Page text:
People die in air crash in Russia Sakha Republic
Friday, 05 July 2013 07:20


A transport helicopter has crashed into a hilltop in a polar region of Siberia with the loss of 21 lives, including children, Russian media report.

The Mi-8 helicopter came down, reportedly in strong winds, 66km (41 miles) from Deputatsky in the Sakha Republic (Yakutia).

Among the 28 people aboard were 11 children below the age of 12, three of them below the age of three.

Rescuers are said to be approaching on foot, in hilly terrain and darkness.

Details of the casualties were communicated by the helicopter's crew, Russia's Interfax news agency reports.

The Interstate Aviation Committee in Moscow said it had opened an inquiry into the crash, which involved a helicopter flying with Polar Airlines, based in the city of Yakutsk.

'Pressed down'

Rescuers were dispatched on other Mi-8 helicopters in the region while an emergencies ministry jet was sent from the far eastern city of Khabarovsk carrying both rescuers and psychologists.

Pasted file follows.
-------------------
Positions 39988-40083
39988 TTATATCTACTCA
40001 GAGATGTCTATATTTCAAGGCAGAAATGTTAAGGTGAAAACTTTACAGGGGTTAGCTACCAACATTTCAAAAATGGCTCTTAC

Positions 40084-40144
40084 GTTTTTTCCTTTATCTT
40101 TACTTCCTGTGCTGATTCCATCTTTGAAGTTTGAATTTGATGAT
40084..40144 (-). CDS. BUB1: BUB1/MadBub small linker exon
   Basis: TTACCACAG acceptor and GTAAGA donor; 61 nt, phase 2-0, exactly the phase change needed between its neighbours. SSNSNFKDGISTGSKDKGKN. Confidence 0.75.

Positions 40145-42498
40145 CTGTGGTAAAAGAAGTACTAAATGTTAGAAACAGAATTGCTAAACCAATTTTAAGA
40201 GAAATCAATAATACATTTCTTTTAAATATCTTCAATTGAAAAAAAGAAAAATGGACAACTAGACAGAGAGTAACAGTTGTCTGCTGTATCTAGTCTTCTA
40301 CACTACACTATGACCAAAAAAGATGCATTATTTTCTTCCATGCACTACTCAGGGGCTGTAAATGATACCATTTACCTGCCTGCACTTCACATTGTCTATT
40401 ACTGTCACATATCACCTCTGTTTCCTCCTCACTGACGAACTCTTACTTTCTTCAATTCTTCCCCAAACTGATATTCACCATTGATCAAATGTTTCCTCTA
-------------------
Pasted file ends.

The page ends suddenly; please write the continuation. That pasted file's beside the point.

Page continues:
BBC map

Darkness, continuing strong winds and the rugged terrain are hindering any approach to the crash site by air.

Rescuers were only able to land 15km from the crash site, regional news website NV Press said, adding that two rescue parties with off-road vehicles had set out.

However, according to Interfax, rescuers were having to travel on foot.

The crash occurred at about 10:40 (23:40 GMT Monday) as the helicopter was flying from Deputatsky to another village, Kazachye.

"The main theory at this time is difficult weather conditions," a regional police source told Interfax. "The helicopter was literally pressed into the slope of the hill by strong, descending air currents."

Three crew members and 25 passengers were on board the helicopter, the Interstate Aviation Committee said.

A list of names of those aboard, published by NV Press, suggests that several family groups are among them. They reportedly include two regional dignitaries.

Helicopters are frequently used for transport between towns and villages in remote parts of Siberia.


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